Today's lesson will be all researching the wave. We'll look at all kinds of wacky different ways to flap your arms and hands around and—oh...wait. It's about the book The Wave. Well. We were ill-prepared for this description. Moving along.
|5th Grade||Language Arts|
|Elementary and Middle School||5th Grade|
And, sure, you might not want to write a paper that covers all of these topics at once…
…but by picking one of ‘em, and starting with an engaging, relevant question, you’re [Hand picks a topic]
going to wind up with a good research paper.
Nay – an excellent research paper. How do you like them apples?
When trying to nail down the subject you want to focus on, think about what the characters
are doing in the novel… …what they're thinking… [Dino discussing how to pick a topic]
…or even the stuff they make you think about.
All fair game as topics for your paper.
But just deciding on a topic isn't enough to get you a suitable research question.
You also have to see if you can come up with a particular question about how the topic
relates to the text.
Example time! Let’s think about education in The Wave. This story is not only about [Man holding The Wave novel]
how students and teachers learn about academic subjects in school…
…but also about how they learn to be individuals and make their own choices.
Even, um…bad choices. [Man on top of a car and car crashes]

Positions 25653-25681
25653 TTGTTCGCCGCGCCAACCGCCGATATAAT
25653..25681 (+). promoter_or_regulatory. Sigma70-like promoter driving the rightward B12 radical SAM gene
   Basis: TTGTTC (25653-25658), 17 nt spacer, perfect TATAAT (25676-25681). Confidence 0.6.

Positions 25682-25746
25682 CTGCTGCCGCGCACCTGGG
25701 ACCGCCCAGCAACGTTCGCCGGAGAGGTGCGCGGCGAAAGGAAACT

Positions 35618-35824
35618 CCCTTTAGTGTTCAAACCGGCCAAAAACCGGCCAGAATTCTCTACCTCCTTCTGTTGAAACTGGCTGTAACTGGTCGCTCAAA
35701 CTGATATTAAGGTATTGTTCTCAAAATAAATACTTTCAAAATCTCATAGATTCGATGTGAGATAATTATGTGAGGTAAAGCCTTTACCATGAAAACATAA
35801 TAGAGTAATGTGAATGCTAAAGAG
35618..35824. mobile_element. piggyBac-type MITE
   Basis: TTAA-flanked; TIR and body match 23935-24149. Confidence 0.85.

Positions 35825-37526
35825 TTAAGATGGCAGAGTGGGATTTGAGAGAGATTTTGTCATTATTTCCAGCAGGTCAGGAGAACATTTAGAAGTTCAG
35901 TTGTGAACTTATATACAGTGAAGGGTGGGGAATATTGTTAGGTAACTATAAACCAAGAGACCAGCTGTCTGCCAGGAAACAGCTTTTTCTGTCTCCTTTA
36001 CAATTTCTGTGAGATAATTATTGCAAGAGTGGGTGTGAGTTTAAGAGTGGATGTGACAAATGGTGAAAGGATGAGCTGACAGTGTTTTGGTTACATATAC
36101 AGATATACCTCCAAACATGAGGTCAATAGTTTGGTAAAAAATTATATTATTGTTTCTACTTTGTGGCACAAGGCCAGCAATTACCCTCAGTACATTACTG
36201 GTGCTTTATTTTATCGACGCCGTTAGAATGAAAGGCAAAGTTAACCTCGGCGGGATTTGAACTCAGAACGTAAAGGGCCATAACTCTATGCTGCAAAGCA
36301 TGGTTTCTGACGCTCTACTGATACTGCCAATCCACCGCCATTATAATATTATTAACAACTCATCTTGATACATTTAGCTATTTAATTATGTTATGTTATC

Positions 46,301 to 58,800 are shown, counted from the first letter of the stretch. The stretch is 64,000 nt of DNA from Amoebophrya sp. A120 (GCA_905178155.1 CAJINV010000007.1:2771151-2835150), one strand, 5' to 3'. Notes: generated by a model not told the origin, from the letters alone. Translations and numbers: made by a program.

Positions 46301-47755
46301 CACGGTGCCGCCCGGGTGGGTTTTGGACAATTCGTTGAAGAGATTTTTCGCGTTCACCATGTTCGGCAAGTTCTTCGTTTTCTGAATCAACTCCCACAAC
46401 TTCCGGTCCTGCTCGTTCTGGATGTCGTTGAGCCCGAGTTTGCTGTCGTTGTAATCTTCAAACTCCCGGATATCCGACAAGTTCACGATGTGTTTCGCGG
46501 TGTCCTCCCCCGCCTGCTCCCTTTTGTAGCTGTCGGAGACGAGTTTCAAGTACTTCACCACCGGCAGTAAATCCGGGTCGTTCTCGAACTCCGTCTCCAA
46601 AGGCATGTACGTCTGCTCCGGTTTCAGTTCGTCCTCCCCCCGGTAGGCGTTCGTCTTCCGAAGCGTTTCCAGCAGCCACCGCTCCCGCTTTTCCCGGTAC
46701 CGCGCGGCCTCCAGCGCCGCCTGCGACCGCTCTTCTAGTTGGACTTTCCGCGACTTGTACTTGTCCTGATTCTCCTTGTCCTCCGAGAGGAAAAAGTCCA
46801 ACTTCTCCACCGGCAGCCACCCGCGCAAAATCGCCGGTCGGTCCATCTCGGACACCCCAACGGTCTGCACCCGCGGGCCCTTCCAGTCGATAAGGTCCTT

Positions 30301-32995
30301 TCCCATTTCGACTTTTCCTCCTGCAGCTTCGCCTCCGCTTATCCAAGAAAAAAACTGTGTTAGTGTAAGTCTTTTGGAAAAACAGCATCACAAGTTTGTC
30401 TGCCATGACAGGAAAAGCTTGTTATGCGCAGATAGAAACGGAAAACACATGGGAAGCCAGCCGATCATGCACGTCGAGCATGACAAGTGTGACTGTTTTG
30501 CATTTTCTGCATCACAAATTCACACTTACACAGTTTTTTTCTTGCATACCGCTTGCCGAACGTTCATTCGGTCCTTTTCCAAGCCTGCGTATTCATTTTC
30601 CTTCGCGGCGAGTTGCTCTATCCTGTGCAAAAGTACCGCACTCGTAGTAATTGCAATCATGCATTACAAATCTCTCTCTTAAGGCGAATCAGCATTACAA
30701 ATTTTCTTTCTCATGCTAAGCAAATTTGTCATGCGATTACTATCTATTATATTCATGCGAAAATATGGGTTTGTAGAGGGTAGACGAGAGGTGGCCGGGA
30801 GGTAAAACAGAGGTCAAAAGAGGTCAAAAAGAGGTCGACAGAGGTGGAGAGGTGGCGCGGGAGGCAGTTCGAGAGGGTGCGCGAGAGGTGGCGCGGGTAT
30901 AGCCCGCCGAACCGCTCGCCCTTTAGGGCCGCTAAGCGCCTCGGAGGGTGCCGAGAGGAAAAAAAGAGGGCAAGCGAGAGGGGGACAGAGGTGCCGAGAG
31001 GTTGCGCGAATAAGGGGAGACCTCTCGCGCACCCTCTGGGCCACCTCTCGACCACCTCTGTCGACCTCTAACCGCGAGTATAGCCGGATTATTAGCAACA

With that general topic in mind, there are a ton of research questions you could ask.
You could make it personal and ask: Would you like to have Ben Ross for a teacher?
Why or why not?
Or, you could think about what the characters learned and ask: Do you think Ben's experiment
was good for his students? What, if anything, do you think they learned?
And what did Ben learn?
You could even open up the question to consider what the book taught you about the world. [Girl reading The Wave]
Maybe: Has this novel helped you better understand the Holocaust? Why?
Or even: Given that Ben went so far in his attempts to help his students understand,
is The Wave commenting on a flaw in the education system?
See? One topic, a million questions.
And really, you can do the exact same thing with any other topic. [Man looking at himself in a mirror]
What if we were to focus on identity instead of education?
Seeing how all the students – and even the teacher – undergo drastic changes in their [Peoples clothing changing]
identities over just a few days, we might ask:
Which characters in The Wave undergo the most drastic identity changes?
Are these permanent changes or just temporary bouts of confusion?
Or, we could get a bit more specific and see how particular character’s identities changed.
Take Robert, for example.
We might ask: Why do you think Robert creates the position of bodyguard for himself?
How does that affect his identity?
We could also focus on Ben, asking: What happens to Ben when he becomes Wave leader?
Does he truly change as a person?
Or we could look at Laurie and ask: Why is Laurie able to stay true to herself in the [Laurie stood in a corridor]
face of The Wave? What about the other characters who manage to do the same thing?
With countless topics to choose from, and even more research questions to ask about
each one, you could write about The Wave for days on end. [Man at a table with scrumpled sheets of paper]
Just remember to take breaks for eating and sleeping and stuff.